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Not even a major purchase price rise stops Ricoh SP C232SF being most economical 20ppm A4 colour MFP

Issue #0920/2 – A massive 47% price increase on the Ricoh SP C232SF, as units bought (by the supplier used as the price source in last week’s article) under a special purchase came to an end, demonstrates more clearly than ever before that the purchase price is almost entirely irrelevant to the long-term Total Cost of Printing of a printer, AiO or MFP.

Ricoh SP C232SFRicoh SP C232SF

Last week – the article showed the Ricoh SP C232SF as the most economical 20ppm A4 colour MFP on the market.

Last week – buyers lucky enough to buy one of the Ricoh SP C232SF from the supplier in question acquired one of the best printer deals they are ever likely to benefit from.

This week – they will still be buying the most economical 20ppm A4 colour MFP on the market despite having to pay £499 for the machine instead of £339.

Nothing has changed, except the scale of the initial capital outlay.

Comparing the two charts below, we see that the SP C232SF jumps from being the cheapest machine to buy to a position where its price is right around the average for the group (3.2% below average). Note that there have been minor price adjustments to several other MFPs in the group, both upwards and downwards, but none that change the comparative situation.

Hardware Purchase – 20ppm A4 Colour MFP

(Ricoh SP C232SF on special offer)

Hardware Purchase – 20ppm A4 Colour MFP

(Ricoh SP C232SF at normal price)

What we should also be aware of here is that this adjustment in position leaves the Kyocera FS-C1020MFP in the unusual position of being the machine with the lowest hardware purchase price!

Because there have been no changes to supplies pricing for any of the machines, the comparison of Total Cost of Printing remains entirely unchanged except for the initial hardware purchase price.

Therefore, we can make a direct comparison between last week’s chart (first chart below) and the Total Cost of Printing when the higher purchase price is taken into account (second chart below).

Total Cost of Printing – 20ppm A4 Colour MFP

(Ricoh SP C232SF on special offer)

Note that the mixed mono/colour CPP over three years shown in the accompanying tables is calculated on the basis of 70% pages in mono and 30% pages in colour; is based on the use of maximum capacity supplies; takes into account any standard, or starter, supplies shipped with the device; and also includes the cost of purchase. All prices are Street Price without tax, from a single UK supplier.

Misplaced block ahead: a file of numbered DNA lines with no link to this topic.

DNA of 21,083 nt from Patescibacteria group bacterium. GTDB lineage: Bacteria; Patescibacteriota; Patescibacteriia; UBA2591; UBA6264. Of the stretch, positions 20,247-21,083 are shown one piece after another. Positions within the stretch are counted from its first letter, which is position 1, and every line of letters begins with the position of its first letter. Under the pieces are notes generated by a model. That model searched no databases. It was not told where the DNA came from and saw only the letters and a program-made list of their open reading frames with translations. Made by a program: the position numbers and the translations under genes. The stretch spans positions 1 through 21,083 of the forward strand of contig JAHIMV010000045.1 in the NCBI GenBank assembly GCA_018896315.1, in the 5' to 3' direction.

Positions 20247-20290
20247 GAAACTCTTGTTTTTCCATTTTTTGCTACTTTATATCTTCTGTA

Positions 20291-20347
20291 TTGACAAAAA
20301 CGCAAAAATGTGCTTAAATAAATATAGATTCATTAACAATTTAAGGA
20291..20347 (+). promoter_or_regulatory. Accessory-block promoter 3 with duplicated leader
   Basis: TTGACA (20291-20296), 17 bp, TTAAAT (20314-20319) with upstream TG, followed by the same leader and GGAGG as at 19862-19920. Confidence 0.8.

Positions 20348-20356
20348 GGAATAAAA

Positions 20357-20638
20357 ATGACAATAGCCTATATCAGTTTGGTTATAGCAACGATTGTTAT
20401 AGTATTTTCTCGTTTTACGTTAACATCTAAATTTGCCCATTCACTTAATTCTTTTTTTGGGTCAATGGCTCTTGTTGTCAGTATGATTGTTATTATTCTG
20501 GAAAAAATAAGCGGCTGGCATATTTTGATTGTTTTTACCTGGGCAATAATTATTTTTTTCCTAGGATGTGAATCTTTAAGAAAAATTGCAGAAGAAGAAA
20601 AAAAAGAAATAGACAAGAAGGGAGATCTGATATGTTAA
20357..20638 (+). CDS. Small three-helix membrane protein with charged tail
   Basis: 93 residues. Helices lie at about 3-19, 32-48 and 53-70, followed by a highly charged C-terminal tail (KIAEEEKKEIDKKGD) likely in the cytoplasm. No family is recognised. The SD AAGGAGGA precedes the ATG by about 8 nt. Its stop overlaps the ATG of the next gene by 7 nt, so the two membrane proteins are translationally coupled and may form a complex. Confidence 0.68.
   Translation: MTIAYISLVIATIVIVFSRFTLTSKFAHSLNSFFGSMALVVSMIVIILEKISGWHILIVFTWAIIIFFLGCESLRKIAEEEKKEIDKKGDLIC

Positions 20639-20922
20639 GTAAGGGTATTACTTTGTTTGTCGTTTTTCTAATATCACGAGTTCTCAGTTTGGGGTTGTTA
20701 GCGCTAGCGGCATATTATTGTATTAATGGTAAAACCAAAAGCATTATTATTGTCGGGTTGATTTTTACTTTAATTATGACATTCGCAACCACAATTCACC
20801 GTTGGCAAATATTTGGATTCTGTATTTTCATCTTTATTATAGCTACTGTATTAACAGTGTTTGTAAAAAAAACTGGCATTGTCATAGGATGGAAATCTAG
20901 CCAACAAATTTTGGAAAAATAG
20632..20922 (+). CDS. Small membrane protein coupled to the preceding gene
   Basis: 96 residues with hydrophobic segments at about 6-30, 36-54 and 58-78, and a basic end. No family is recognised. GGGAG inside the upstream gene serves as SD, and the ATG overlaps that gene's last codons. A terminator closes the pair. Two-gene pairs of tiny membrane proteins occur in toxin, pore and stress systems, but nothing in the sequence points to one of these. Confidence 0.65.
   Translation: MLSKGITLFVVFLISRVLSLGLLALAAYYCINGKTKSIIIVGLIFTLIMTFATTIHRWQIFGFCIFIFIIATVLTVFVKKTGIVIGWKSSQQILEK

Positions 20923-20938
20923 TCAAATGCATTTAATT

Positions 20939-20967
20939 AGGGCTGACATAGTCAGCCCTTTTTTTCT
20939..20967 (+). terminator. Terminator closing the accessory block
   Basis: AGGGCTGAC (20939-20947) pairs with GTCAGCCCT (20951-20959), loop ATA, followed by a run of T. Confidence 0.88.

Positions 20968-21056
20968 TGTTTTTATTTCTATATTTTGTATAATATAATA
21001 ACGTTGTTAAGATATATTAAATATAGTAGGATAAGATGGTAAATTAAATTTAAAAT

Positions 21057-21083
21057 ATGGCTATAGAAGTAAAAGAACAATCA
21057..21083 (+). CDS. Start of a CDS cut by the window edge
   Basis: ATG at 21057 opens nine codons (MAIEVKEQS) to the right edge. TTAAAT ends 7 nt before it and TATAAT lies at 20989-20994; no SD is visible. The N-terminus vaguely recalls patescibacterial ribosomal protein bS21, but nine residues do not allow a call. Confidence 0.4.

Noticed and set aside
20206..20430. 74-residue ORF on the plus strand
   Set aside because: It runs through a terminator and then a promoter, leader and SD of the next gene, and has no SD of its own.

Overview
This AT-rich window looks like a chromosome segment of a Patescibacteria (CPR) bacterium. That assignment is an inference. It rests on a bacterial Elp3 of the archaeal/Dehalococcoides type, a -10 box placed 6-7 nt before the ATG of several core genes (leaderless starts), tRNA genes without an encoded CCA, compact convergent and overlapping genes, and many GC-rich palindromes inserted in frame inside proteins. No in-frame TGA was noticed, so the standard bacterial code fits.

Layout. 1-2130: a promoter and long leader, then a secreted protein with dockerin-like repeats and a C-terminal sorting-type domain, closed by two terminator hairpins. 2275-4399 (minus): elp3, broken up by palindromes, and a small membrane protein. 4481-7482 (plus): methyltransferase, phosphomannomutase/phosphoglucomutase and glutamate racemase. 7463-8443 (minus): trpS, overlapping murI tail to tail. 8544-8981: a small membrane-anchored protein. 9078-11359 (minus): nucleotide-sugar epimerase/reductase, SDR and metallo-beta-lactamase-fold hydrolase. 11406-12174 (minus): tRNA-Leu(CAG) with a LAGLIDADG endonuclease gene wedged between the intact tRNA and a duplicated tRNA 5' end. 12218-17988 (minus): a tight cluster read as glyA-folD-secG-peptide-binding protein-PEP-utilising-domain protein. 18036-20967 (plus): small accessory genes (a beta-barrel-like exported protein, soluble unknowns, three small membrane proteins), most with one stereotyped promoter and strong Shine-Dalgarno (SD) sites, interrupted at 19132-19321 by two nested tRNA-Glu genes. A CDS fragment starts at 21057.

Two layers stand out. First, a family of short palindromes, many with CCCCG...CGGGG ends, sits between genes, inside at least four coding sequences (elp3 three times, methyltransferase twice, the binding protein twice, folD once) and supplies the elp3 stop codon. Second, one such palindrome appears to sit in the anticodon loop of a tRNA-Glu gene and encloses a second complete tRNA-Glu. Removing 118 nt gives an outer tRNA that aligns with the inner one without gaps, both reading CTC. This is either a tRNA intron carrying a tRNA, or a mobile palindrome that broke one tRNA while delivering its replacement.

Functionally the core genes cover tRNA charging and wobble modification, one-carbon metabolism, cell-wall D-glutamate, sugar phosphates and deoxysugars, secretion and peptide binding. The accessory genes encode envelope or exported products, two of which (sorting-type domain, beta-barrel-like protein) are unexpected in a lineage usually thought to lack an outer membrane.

Total Cost of Printing – 20ppm A4 Colour MFP

(Ricoh SP C232SF at normal price)

What this shows is that the cost of the Ricoh MFP has increased by between 0.88 pence per page (17.7% @ 500 pages per month) and 0.15 pence per page (4.9% @ 3,000 pages per month).

In percentage terms this seems to be a large increase – and it certainly is not insignificant. However, at 3,000 pages per month, the Ricoh is still 21.8% less expensive in the long-term than the Oki and, at 500 pages per month, it is 2.6% less expensive than the Samsung.

There is just one brief point at which the SP C232SF loses out and that is at the 1,000 pages per month level where it just loses out to the Konica Minolta and Oki machines because of the high toner yield on the Konica Minolta and high life expectancy of the drums and belt on the Oki.

As both of these machines cost significantly more to buy than the Ricoh in the first place, the risk associated with buying the Ricoh and actually coming to end of life at the critical 36,000 pages (actually between about 28,500 pages and about 36,300 pages) after three years is limited to just a few percentage points on cost. In contrast, the benefits to be gained from owning the SP C232SF at higher page counts are considerable and, at lower page counts, the choice of closely competing machine changes again. The Ricoh SP C232SF is the only machine with a consistently low Total Cost of Printing.

As indicated earlier, this emphasises the importance of the supplies and the relative unimportance of the hardware purchase price in the whole Total Cost of Printing scenario. What it also underlines is the volatility in the market, where a model can be subject to a very significant price reduction as the result of a special purchase in the channel, but that it is essential to know that the device of interest is already one of the most economical in its class before jumping on a special offer simply because the purchase rice is so low.

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